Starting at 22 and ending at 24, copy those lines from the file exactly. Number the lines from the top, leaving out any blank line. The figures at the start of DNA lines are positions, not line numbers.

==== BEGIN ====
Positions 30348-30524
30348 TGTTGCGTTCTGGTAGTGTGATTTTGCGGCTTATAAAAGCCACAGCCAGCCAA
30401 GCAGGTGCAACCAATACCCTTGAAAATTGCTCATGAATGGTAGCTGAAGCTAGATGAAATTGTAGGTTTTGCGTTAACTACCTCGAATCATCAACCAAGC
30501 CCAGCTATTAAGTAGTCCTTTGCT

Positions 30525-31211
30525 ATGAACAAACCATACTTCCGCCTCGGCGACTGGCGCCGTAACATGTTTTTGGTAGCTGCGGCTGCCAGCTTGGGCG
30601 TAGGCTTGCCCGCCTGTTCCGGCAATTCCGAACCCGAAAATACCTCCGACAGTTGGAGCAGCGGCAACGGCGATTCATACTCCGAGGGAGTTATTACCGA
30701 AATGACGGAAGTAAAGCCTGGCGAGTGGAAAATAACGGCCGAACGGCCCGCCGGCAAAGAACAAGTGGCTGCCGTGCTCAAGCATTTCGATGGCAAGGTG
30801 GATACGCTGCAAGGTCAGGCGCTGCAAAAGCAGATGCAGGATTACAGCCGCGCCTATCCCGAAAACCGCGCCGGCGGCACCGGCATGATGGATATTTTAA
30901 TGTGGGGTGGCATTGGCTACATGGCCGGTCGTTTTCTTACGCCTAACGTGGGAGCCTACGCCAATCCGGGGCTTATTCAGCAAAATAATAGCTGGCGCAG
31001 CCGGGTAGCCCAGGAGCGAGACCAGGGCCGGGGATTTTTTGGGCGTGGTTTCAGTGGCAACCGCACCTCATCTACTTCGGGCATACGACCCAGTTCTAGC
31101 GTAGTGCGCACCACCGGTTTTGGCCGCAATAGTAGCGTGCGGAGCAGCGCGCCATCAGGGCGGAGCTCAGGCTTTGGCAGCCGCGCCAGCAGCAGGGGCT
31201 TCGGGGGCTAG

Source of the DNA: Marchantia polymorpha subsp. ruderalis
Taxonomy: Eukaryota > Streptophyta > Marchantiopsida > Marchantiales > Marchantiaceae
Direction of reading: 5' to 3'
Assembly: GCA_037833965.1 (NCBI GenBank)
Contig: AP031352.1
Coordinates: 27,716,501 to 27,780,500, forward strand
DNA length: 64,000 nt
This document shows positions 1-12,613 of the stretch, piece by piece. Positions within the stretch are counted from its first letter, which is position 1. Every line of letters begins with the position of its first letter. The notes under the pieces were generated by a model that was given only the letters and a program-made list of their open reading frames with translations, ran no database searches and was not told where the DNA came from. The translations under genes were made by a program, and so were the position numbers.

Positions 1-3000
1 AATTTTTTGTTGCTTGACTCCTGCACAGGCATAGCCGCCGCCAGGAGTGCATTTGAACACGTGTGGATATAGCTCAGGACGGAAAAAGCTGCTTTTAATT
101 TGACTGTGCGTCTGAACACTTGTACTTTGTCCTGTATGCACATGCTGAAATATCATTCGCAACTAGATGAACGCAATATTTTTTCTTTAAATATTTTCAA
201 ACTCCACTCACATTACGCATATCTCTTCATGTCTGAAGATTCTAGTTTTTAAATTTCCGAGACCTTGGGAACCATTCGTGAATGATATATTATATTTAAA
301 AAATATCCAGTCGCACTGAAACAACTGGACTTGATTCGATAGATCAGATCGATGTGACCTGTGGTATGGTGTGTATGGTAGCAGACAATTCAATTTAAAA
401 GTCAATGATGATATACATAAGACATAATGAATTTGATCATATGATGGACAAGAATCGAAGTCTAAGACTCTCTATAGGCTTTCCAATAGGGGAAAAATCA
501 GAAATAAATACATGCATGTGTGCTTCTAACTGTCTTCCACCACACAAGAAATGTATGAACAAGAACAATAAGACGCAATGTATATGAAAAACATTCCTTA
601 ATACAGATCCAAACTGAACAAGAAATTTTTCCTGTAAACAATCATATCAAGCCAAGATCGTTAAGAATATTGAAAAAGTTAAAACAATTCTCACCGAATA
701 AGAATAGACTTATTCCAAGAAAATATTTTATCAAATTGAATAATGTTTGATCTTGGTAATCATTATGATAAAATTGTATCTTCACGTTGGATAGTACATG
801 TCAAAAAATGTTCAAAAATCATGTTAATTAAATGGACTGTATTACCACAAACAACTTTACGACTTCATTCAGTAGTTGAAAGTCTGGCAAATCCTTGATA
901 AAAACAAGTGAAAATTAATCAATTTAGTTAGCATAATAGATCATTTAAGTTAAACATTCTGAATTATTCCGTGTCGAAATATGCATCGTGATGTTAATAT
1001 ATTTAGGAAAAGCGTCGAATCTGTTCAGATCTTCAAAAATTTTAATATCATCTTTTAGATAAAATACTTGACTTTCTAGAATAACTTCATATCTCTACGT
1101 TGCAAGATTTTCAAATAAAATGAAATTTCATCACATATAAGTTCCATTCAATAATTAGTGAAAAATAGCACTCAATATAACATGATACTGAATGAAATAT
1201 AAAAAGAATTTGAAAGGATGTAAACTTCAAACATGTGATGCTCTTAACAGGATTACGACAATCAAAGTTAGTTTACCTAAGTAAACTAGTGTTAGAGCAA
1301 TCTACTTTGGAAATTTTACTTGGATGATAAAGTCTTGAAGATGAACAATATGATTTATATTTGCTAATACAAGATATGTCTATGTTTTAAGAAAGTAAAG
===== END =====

Positions 1-3000
1 AATTTTTTGTTGCTTGACTCCTGCACAGGCATAGCCGCCGCCAGGAGTGCATTTGAACACGTGTGGATATAGCTCAGGACGGAAAAAGCTGCTTTTAATT
101 TGACTGTGCGTCTGAACACTTGTACTTTGTCCTGTATGCACATGCTGAAATATCATTCGCAACTAGATGAACGCAATATTTTTTCTTTAAATATTTTCAA